What will you show us on stage when in the Black Forest?

I've been working on cleaning up a piece that is (what I think) a perfect example of where my aesthetic in dance lies right now. It's heavily influenced by exotic dance and my work in contemporary movement, as well as some street styles. I've performed it a couple of times at small events and I love the way it feels in my body!

What will you teach us in your workshops (please be a little more specific as the official ws information is a bit sparse).

In my Bellywork & Backbends workshop we'll be going over a progression of drills focusing on the muscles used in bellyrolls. This will be the primary focus of the workshop, followed by a conditioning focus on prepping safely for backbends (what muscles to engage, how to safely engage and curve the spine, etc.).

My Brushstrokes workshop is all about arms! Arms are one of my very favorite things to watch on a dancer when done well. In class, we will breakdown a new way of thinking about building a choreography beginning with the arms and adding footwork, isolations, and facing changes last. It's one of my very favorite topics to teach!

Friday, 30. September 2016
12:30 - 14:30h

Michelle Sorensen
is guest at the
30. September - 2. October 2016
in Oberharmersbach near Offenburg
Sunday, 2. October 2016
15:00 - 17:00h
Workshops with Michelle Sorensen:
to the Registration ...
You have worked with the "Sepiatonic" and still do, we hope. How is it working with them (we had the two male members and Karolina Lux over here in June and they really rocked the house - what a pity you weren't with them!)

I do still work with them! In fact, we have a show coming up in Boston, MA this fall. It's been such a pleasure to work with dancers of so many different backgrounds and a good challenge to find ways to interact with different preparation styles. I hope all of the dancers (myself included) can work together more frequently in future! It's just so hard to do more than a couple events a year with us all living in different locations and with separate solo careers.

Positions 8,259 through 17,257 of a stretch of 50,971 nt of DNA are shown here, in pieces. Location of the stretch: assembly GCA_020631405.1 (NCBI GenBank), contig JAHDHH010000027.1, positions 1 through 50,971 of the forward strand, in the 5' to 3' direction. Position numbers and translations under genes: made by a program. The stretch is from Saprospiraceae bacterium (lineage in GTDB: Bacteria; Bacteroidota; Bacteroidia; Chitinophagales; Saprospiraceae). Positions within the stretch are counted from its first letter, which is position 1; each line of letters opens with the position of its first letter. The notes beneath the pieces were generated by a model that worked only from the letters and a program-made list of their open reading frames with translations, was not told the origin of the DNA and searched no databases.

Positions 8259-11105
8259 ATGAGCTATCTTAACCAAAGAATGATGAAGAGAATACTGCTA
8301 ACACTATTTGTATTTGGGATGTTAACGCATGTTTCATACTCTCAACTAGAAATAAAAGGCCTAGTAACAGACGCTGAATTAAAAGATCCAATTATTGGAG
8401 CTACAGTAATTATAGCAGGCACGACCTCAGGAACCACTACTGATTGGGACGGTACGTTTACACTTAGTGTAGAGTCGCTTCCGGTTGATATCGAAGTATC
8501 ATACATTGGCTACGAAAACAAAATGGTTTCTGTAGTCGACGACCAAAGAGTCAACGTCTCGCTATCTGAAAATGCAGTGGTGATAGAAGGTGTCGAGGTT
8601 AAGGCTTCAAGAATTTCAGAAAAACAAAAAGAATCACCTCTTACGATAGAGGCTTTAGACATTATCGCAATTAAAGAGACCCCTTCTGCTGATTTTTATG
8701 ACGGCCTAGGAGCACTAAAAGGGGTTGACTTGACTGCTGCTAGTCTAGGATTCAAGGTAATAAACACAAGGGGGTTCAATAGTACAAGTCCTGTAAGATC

Where will you be in 10 years from now?

Hmmmm. That's a hard question to answer! I hope in 10 years from now I will have the same desire to constantly learn and challenge myself both physically and mentally. I also plan on having a regular intensive training program (open to students from around the globe) based out of Salt Lake City in my studio The Velveteen Serpent. I cannot wait to see what the future may bring!

Interview with Michelle Sorensen
by Marcel Bieger
Tribal Fusion invents itself anew in short intervals, mainly because it constantly flirts with new styles. It took some years until Modern and Contemporary were co-opted but these days this variant is state of the art. One of the leading figures in Modern/Contemporary & Tribal Fusion is Michelle Sorensen, who will be the first time in Germany this year. We can admire her at the Black Forest Festival und we are very curious to see her, also because she has put some more ingredients into her art. Here are her answers to our questions …